Semantics

What is Meaning?

Meaning of Meaning

Meaning of Meaning

Meaning is the meaning or meaning of a word or an expression. The term comes from the verb mean , linked to the sign of an idea or something material and to what, by convention or imitation, represents something else.

For example: “It is difficult to explain the meaning of love” , “The meaning of stool refers to a seat without backrest or arms” , “I do not understand the meaning of the phrase pronounced by the character at the beginning of the scene” , “In the school I learned the meaning of several words in French ” .

The meaning can also be something that is meant in a certain way : “Only now can we understand the meaning of that celebration of the Argentine player” , “The attitude of the president had a very special meaning for newly arrived immigrants” , “We must judge the act by its symbolic meaning and not by its participants ” .

Throughout our growth, we usually give more meaning to certain memories , as we acquire more tools to understand our life and our environment. It is not uncommon to discover in adulthood that we finally understand an attitude that our parents or grandparents had, for example, during our childhood; This can be positive or negative, since it can reveal a terrifying truth or help us forgive someone who, despite what we have believed in the past, had no intention of hurting us.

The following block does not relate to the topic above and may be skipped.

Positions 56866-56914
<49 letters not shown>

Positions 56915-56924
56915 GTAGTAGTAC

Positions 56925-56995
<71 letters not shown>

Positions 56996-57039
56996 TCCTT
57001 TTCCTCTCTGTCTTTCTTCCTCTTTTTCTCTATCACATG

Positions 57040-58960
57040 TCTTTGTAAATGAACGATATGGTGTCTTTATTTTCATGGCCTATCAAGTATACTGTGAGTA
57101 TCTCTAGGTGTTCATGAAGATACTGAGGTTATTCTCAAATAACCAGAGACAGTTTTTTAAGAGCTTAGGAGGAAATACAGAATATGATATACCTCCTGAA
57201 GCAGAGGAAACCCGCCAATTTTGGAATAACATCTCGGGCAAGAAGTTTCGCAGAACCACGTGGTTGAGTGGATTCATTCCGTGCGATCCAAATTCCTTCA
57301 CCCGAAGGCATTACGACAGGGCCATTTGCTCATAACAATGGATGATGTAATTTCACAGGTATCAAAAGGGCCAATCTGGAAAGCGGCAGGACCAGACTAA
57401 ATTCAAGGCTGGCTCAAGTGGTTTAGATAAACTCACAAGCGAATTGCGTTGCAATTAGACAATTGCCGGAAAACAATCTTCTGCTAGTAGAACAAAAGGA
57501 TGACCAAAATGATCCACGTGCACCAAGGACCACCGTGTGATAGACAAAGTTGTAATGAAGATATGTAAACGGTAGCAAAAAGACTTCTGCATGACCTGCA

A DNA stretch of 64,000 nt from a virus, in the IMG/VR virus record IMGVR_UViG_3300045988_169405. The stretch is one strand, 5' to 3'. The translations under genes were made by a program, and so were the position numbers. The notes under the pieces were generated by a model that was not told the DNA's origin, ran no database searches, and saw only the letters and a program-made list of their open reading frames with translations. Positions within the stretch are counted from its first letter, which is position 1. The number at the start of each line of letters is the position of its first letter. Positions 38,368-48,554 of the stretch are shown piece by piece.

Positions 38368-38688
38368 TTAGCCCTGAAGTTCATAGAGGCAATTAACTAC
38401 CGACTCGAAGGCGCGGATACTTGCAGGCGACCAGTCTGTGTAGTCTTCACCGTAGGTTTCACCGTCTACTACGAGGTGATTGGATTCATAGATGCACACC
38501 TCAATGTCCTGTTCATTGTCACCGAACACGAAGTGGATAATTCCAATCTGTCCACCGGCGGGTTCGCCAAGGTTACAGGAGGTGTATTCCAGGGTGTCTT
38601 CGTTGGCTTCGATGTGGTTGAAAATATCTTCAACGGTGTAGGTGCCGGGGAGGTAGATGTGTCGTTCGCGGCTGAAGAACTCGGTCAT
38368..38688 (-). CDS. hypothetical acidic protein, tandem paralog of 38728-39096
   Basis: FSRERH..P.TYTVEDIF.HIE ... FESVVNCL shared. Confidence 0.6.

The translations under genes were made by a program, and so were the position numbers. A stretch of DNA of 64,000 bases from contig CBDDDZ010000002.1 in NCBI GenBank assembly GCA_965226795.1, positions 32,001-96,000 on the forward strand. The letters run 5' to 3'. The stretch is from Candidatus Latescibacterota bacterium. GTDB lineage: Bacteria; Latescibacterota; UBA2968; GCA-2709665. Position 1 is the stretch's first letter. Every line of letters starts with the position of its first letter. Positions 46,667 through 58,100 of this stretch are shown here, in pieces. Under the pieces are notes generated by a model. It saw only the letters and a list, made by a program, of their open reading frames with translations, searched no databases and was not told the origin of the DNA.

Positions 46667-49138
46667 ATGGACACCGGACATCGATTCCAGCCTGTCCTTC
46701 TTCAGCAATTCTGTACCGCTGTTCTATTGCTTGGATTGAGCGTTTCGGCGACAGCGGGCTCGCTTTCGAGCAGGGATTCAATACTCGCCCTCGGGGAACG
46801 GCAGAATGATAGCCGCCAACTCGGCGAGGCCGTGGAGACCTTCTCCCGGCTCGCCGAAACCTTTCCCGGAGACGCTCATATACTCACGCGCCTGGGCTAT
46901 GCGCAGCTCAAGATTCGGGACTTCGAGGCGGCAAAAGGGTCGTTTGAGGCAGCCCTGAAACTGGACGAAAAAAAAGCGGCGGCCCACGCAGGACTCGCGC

For linguistics , the meaning is the semantic content of a sign . This content is conditioned by the context and the system in question. The meaning is established from its relationship with the signifier in the linguistic sign .

Ferdinand de Saussure argues that meaning is a concept that, when associated with an acoustic image (a psychic imprint in the mind), creates the linguistic sign (the minimum unit of a sentence).

Charles Sanders Peirce , another expert in semiotics, understands meaning as an abstraction or mental image that joins the signifier (the material support captured by the senses) to form the linguistic sign, which refers to a referent (real object).

Dreams meaning

Since time immemorial, the world of dreams has represented the closest contact that all human beings can have with magic. Incredible experiences that we can live every day, anytime we decide to sleep; encounters with loved ones that we have lost along the way or with those who have hurt us a lot; trips to sites that we have never visited, either due to lack of resources or because, in reality , they are not part of this planet.

It is worth mentioning that not all people remember their dreams , and that many achieve it only on special occasions; For them, this interdimensional walk may not seem as fascinating as for those who do it regularly and intensely every night, every afternoon during the nap. Those who have the fortune to dream, as if it were to see short films made to measure at each time of rest, crave it, need it, and it is the meaning of these stories that most intrigues them.

There are many sources of information about the meaning of dreams, which attempt to explain the most common symbols, including death, the presence of a baby, the feeling of flying, water and the inability to escape running from a danger.